Poor Ed. It’s not always been easy – or profitable – for this city’s favorite billionaire to play God.

According to last Sunday’s New York Times, Ed Bass is selling off Biosphere 2, the giant terrarium in the Arizona desert near the small town of Oracle (yes, there are ironies a’plenty in this tale), the place he built 20 years ago to simulate life on Earth in microcosm in a sealed dome designed to sustain life with a rotating crew of “bionauts” (bionuts?) for a century.

The first crew didn’t even last two years before the project was shut down: Oxygen droppedto dangerously low levels, the million-gallon sea turned to acid, crops failed. (Insects, however, thrived, proving to Static that roaches are indeed going to inherit the Earth.)


Bass’ efforts to save his noble experiment were equally disastrous. Columbia University’s Earth Institute took it over and soon left following a nasty lawsuit with Bass over a breach of contract. The site failed even as a tourist attraction. Now, after pouring more than $200 million into the project over the years, the Times reported, Bass is selling at a loss – around $40 million.

Not to worry. Biosphere 2 will still be a microcosm of life on earth. The buyer, according the Times, is a Tucson developer who plans to build upscale housing on the site to be named – what else? – Biosphere Estates. Comes with greenhouse.

10 Years, 3 Homes

Attention all fans, foes, clients, and bill collectors of Fort Worth Weekly, as well as all you nut jobs who write to us from time to time: We’re moving. Come next week, Static and friends will be unpacking the boxes in a new home at 3311 Hamilton Ave. (zip code 76107) – a couple of blocks north and west of the world’s most annoying intersection at University, West Seventh, and Camp Bowie.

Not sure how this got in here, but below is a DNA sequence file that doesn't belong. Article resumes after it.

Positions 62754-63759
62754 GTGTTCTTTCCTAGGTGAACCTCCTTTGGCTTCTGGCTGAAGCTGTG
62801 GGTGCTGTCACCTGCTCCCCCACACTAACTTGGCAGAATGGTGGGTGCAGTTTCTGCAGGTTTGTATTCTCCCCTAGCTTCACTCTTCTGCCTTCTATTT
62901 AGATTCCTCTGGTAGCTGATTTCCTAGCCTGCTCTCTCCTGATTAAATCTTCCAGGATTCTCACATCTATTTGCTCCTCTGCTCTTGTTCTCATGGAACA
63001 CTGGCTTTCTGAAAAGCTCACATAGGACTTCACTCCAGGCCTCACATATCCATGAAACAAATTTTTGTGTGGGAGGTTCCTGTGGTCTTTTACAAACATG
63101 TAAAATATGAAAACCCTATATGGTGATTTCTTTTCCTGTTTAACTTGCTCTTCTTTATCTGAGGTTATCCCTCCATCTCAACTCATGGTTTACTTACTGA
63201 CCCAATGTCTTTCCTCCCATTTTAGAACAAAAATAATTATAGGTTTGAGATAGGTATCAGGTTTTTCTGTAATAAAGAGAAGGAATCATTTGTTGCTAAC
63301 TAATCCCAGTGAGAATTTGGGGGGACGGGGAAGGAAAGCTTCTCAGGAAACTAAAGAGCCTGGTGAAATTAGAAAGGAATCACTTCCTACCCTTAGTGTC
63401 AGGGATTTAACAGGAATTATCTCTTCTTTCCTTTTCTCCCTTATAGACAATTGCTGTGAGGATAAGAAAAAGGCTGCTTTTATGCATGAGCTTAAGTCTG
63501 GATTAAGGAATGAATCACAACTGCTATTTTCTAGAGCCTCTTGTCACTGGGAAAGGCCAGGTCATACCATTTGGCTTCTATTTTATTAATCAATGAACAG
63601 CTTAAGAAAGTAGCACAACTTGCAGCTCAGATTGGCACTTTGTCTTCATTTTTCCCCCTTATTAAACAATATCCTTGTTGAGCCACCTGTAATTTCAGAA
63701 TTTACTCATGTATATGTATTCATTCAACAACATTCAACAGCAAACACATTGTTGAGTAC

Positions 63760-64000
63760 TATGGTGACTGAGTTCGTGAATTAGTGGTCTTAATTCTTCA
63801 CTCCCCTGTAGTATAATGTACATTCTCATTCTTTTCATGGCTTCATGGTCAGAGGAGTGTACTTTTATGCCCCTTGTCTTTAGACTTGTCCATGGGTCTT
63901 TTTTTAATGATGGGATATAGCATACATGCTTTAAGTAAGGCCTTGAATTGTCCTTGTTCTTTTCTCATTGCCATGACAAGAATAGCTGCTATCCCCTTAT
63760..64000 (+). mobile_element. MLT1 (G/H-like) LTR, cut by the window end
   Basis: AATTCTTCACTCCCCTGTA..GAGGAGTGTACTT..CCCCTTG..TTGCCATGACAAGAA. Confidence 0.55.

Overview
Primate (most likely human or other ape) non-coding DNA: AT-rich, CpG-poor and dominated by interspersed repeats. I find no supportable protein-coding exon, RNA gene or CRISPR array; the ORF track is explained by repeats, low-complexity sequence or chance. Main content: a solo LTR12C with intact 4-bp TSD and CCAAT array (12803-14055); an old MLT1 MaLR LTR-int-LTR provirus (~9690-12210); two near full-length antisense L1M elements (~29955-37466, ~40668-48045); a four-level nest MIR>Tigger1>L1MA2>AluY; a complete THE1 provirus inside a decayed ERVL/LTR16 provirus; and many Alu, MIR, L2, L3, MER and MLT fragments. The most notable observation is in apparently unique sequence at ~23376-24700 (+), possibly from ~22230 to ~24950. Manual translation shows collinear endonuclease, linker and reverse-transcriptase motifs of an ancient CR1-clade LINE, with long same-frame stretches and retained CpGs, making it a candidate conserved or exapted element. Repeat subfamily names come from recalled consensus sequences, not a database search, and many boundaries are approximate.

Good news is that the new digs have great natural light, nice tree-shaded courtyards, and we’re closer to some places near and dear to our little caffeine- and beer-soaked hearts, namely the Four Star Coffee Bar, the Wreck Room, and The Torch. Also, being several decades younger than our West Seventh abode, the new place is more likely to actually be cool in the summer and warm in winter (no more typing in gloves). And we won’t miss the screeching-brake symphony of Seventh Street, where wrecks – including a serious one involving Weekly freelance photographer Alyssa Banta last month – were all too common.

We will miss the soul factor of our old building – battle-scarred wooden floors (sloping precariously in some spots, true), exposed brick walls, big windows that looked west toward the river, and the proximity to downtown. We won’t have a cool story to tell anymore, about how this place used to be part of an old car dealership.

Still, we’re moving back closer to our origins – the Weekly’s first home was across Seventh Street from the Four Star. And hey, maybe the new digs have their own stories to tell. For instance, there’s a working fireplace on the premises. A working fireplace! In a newspaper office! Gotta be a story there.

Oh, and for you frequent visitors who thought the parking might be better: Nah.

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